Whatever the answer to that question is, a recent conversation with a friend, and articles about the inequality that exists in areas of Baltimore, got me thinking a little more about equality.  I started to think about the question:  What does equality even look like?  Is equality a state of perfection that we cannot attain?  Are we caught in idealism and not being practical?  How can equality be achieved, when we are all different?  I think those of us who fight for equality have visions for what that might look like, but have we ever actually seen it?  Does this sense of equality only lie in our hearts and we push in a direction not really thinking about where we end up?  Even though nature often tends towards balanced, it is state rarely reached if ever.  Instead we find most things oscillating about a state of equilibrium.  Many times that oscillation is damped, meaning that while we never quite reach a state of balance, each oscillation is not as wild (or in other words doesn’t take us as far from equilibrium as the preceding oscillation).  Is this perhaps what the fight for equality looks like – swinging back and forth until finally the oscillations about that state of equality or so minute that we can no longer detect the inequality anymore?  In a complex society where one can find many areas in which inequality exists, do we prioritize the most obvious ones first, until other ones seem resolved to the point that new areas of inequality see more important?  Or as a fellow blogger wrote when addressing the issues of vaccines, can we sometimes make the issue worse by continually fighting for something even when the problem doesn’t exist because of the time and energy we have invested into a cause?  A recent Daily Show piece discussed how anti-GMO groups have actually helped large corporations, like Monsanto, to gain more of a stranglehold on the food supply because they are now the only ones with the money to be able to afford all the bureaucracy it takes to get a patent on a genetically modified seed.

It occurred to me that although we might be great at pointing out inequality, how often do we have a conversation about what equality looks like, and does it exist anywhere?  Are there real examples we can use?  Are there any microcosms of the larger society we all want to live in?  It is has only been within the past 30 years or so that a lot of psychological research shifted away from just looking and ailments of the mind and started focusing on the more positive aspects of our humanity, like happiness.  While depression is terrible and it is important to help those with depression out of those states, is learning how not to be depressed that same as knowing how to be happy?  Can we always derive what a good example is, by simply only looking at bad examples?  I believe the answer to that is no.  Growing up with an alcoholic father, I learned about the kind of husband and father I didn’t want to be.  But as I had marriage troubles in my own life it occurred to me I never thought enough about what a good father and husband is supposed to be like.  It required a certain rewiring in my thinking.  When it comes to studying happiness it required asking a set of questions that haven’t been asked before.  What makes people happy?  What kind of behavior to happy people exhibit?  What kinds of societies are happier? These questions are important to ask and science has helped make a lot of progress in the area of happiness.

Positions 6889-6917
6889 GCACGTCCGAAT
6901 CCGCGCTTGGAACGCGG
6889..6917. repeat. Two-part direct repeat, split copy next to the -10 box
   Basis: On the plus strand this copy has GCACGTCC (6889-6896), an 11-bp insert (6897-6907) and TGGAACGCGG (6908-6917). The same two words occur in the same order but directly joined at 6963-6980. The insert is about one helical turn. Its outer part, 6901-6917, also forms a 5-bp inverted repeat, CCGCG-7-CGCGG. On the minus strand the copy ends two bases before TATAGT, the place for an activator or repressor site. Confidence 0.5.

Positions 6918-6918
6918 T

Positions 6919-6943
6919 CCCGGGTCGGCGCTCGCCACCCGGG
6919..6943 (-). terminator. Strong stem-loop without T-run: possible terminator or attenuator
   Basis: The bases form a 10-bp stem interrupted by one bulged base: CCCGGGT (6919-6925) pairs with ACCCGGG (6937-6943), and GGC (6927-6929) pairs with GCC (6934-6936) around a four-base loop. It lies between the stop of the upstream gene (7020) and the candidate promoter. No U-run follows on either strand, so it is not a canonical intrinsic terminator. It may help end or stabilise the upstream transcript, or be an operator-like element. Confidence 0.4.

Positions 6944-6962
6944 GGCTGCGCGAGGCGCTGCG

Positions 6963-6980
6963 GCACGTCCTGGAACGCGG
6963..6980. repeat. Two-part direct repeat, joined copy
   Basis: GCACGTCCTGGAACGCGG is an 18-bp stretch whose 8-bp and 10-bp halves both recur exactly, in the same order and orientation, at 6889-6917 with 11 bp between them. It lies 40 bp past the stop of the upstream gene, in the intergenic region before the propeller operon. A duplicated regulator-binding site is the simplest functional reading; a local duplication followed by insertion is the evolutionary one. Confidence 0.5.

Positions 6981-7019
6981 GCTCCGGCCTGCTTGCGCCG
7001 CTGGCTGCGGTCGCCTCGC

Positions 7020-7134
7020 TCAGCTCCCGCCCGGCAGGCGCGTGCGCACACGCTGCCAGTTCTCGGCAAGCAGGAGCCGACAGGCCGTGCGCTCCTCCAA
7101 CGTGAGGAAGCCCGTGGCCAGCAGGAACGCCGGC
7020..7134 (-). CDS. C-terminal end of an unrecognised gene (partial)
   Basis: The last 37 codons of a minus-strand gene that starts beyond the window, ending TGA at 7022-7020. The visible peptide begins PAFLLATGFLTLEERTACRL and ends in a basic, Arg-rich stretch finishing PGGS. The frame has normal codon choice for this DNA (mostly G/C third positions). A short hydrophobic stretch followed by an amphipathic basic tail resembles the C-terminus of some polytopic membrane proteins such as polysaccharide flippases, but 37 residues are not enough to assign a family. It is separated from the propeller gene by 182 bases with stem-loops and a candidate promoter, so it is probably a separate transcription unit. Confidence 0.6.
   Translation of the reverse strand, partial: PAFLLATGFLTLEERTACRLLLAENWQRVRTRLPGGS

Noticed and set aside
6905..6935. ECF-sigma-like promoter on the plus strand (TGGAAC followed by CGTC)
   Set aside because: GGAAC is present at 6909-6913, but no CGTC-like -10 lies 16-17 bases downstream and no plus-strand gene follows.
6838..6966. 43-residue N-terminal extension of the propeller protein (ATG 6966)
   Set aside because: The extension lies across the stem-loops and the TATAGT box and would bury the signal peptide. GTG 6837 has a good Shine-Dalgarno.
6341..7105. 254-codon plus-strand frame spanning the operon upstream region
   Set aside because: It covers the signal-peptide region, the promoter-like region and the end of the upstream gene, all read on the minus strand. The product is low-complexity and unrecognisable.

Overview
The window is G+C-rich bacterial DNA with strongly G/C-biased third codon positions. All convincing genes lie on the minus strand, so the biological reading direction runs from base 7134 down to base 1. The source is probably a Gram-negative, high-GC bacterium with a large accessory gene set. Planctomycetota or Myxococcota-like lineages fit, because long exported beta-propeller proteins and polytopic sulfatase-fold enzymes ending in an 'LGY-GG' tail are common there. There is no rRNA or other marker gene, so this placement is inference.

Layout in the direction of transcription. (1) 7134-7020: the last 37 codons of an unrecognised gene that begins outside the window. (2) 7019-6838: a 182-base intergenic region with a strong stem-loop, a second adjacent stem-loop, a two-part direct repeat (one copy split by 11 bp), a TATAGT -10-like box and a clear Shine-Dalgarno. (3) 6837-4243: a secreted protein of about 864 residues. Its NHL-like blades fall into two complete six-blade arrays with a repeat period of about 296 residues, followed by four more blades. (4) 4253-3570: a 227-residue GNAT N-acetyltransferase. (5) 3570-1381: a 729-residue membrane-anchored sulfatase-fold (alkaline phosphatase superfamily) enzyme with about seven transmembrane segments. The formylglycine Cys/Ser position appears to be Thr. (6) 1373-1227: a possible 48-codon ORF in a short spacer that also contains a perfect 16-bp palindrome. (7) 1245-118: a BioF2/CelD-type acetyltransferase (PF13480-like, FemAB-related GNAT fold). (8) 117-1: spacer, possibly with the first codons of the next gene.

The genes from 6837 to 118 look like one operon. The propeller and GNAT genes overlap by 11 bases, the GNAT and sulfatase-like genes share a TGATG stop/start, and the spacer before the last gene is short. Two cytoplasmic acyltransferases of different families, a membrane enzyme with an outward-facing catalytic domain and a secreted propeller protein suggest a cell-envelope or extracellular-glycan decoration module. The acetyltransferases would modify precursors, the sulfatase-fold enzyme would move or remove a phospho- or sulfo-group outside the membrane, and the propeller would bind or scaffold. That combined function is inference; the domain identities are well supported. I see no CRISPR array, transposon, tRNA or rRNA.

So while we are all pretty great at point out inequality maybe we should shift our focus to talking about what equality would look like.  Find real world examples.  Analyze how and why those societies work and how they are advantageous to what we already have.  Pointing out inequalities between men and women have value, but let’s have a conversation about what are the positive values we want a human to have, regardless of gender.  Let’s have an idea of where we are going, before we push.  It might even help us get there faster

Do you really want to hurt me?

I have always been interested in how the emotions we feel translate into behaviors actions.  One of the things I have always wondered about is why feelings of hurt make us want to hurt others.  Now I don’t want to over-generalize, but I think all of us, at some point in our lives, have felt hurt to the point that if we didn’t lash out at another person, we have really thought long and hard about it.  I am not talking as much about physical pain here, although there certainly is an instinct to obviously fight back at times physically.  I am talking more about feelings of hurt at the emotional level.  Sometimes we have inflicted pain upon those closest to us and people we love.  Such things never lessen the pain, and tend to only make it worse since we are, in general, compassionate beings who know that we’ve inflicted pain upon others.  This usually just adds guilt in with the emotional pain we are already experiencing.  The question becomes why do we think it, and why do we do it?  As usual I don’t really have any answers, but will just explore some possibilities.